The New Orleans Jazz Museum at the Old U.S. Mint

The New Orleans Jazz Museum celebrates jazz in the city where it was born.

Through dynamic interactive exhibits, multigenerational educational programming, research facilities and engaging musical performances, the music New Orleans made famous is explored in all its forms.

Housed in the historic Old U.S. Mint, strategically located at the intersection of the French Quarter and the Frenchmen Street live music corridor, the New Orleans Jazz Museum is in the heart of the city’s vibrant music scene.

Through partnerships with local, national and international educational institutions, the New Orleans Jazz Museum promotes the global understanding of jazz as one of the most innovative, historically pivotal musical art forms in world history. For more information, visit musicatthemint.org. Follow us on Facebook, Twitter and Instagram.

Current Exhibits

Satchmo: His Life in New Orleans

In an unprecedented collaboration between the Louis Armstrong House Museum in New York City and the Louisiana State Museum, this exhibition gives an extraordinary glimpse into Louis Armstrong’s life in New Orleans and his ensuing evolving relationship with the city after his departure. Part of the annual Satchmo Summerfest by Chevron, the exhibit will coincide with the 100th anniversary of Armstrong’s first professional gig at Henry Ponce’s, in New Orleans, in 1915. Click here for more information.

Pete Fountain: A Life Half-Fast

When Pete Fountain died Aug. 6, 2016, it was not only the passing of an icon, but also the end of the era. In tribute to this legendary icon, the Louisiana State Museum’s New Orleans Jazz Museum at the Old U. S. Mint presents Pete Fountain: A Life Half-Fast, an exhibition commemorating the life of Pete Fountain and his contributions to the world of music.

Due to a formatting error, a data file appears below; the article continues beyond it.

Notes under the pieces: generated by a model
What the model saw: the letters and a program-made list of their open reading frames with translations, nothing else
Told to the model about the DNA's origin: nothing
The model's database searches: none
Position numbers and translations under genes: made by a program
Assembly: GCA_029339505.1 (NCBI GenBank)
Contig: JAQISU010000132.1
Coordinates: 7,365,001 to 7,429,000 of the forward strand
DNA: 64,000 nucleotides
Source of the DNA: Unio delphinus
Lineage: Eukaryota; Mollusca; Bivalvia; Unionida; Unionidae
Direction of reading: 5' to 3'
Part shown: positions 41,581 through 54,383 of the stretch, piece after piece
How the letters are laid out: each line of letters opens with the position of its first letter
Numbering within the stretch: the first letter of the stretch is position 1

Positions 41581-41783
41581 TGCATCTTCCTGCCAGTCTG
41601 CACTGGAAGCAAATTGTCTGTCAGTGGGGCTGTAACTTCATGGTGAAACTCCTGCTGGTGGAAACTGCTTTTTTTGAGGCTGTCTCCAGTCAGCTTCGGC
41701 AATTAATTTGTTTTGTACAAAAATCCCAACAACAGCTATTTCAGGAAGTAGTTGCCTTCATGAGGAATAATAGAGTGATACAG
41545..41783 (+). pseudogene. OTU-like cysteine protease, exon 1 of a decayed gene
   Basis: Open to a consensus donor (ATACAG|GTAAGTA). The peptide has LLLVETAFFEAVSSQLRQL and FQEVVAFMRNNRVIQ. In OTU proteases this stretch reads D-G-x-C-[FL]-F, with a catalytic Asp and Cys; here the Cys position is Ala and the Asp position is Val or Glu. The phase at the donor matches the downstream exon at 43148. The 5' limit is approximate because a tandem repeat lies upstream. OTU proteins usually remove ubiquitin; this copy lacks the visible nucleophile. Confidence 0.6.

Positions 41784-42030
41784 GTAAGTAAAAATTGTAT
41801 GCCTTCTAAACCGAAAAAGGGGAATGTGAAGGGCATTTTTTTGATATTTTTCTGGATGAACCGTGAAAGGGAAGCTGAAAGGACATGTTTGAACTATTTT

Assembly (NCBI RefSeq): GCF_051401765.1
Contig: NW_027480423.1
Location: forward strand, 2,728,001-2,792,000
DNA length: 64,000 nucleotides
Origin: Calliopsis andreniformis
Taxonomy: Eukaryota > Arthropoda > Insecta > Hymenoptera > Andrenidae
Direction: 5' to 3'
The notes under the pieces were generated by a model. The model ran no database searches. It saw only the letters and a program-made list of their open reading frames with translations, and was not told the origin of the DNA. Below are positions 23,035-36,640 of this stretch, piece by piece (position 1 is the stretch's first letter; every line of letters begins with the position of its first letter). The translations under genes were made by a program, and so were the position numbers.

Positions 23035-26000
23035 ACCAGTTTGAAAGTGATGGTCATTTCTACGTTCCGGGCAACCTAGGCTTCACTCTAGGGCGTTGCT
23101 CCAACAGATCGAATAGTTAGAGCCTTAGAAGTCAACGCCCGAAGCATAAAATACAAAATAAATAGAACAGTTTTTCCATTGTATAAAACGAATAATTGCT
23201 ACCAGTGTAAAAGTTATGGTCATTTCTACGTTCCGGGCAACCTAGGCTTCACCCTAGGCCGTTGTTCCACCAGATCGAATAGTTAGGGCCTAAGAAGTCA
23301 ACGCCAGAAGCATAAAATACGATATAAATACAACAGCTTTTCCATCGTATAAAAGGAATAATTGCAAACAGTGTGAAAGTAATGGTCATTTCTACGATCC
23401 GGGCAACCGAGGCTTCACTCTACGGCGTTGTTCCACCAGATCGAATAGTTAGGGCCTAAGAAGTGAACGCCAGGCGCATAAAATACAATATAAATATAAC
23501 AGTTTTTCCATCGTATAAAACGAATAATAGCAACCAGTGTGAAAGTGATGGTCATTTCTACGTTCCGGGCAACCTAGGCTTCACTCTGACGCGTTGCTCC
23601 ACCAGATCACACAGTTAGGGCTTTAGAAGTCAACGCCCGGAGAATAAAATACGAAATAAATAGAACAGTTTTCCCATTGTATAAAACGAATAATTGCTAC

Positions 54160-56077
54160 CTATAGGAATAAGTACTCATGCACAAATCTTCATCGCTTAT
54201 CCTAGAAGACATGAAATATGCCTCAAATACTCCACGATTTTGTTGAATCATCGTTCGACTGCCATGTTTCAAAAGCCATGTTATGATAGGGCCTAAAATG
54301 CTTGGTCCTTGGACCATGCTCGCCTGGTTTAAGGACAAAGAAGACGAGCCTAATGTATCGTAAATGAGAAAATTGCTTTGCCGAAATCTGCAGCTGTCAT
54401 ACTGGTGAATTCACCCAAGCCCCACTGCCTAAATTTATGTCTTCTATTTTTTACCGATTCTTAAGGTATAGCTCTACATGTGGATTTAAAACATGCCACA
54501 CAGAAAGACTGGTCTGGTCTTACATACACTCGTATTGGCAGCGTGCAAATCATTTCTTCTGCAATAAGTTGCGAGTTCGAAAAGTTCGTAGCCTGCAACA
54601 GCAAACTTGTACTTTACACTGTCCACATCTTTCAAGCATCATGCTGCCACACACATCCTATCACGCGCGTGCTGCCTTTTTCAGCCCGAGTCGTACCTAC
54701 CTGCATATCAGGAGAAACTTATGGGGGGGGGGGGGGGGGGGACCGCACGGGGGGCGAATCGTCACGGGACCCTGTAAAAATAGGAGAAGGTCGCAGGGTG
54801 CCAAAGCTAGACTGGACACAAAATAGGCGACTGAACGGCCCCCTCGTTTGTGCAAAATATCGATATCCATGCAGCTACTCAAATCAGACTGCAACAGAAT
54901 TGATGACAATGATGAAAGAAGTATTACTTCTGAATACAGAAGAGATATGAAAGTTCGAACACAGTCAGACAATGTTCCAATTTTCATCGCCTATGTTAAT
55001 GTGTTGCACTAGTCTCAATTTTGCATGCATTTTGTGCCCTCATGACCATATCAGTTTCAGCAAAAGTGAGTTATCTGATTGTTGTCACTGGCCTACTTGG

Soul of the South: Selections from the Gitter-Yelen Collection 

The exhibition has more than 60 pieces of contemporary Southern art by 34 self-taught artists. These two- and three-dimensional works of art defy labels. While this kind of art has been described as outsider, folk, naive, visionary or nontraditional, none of these terms adequately describes the art that Dr. Kurt Gitter and Alice Rae Yelen collected. Click here for more information. 

Future Exhibitions

Prospect 4, November 2017

Women in Jazz, August 2017

Our Collection

The New Orleans Jazz Museum is home to one of the foremost jazz collections in the world. Louis Armstrong’s first  cornet, Sidney Bechet’s soprano saxophone, Edward “Kid” Ory’s trombone, George Lewis’ clarinet, Warren “Baby” Dodds’ drum kit, performance costumes, photographs, original manuscripts, historic recordings and rare film footage are among the thousands of irreplaceable treasures stored here, but only a fraction of this collection is on display.

Help Create the World’s Premier Jazz Exhibit

The New Orleans Jazz Museum, in collaboration with the Louisiana Museum Foundation and other educational and program partners, has launched a fundraising campaign to develop the world’s premier jazz exhibition. This new exhibition is designed to highlight the tremendous influence of New Orleans Jazz on the cultural fabric of the world.

Make a Donation

The Louisiana Museum Foundation is a 501(c)(3) nonprofit public charitable organization whose mission is to administer funds and raise gifts grants and contributions for the Louisiana State Museum.

Contacts

Greg Lambousy, Director, 504.427.2190 

David Kunian, Curator of Music, 504.568.6796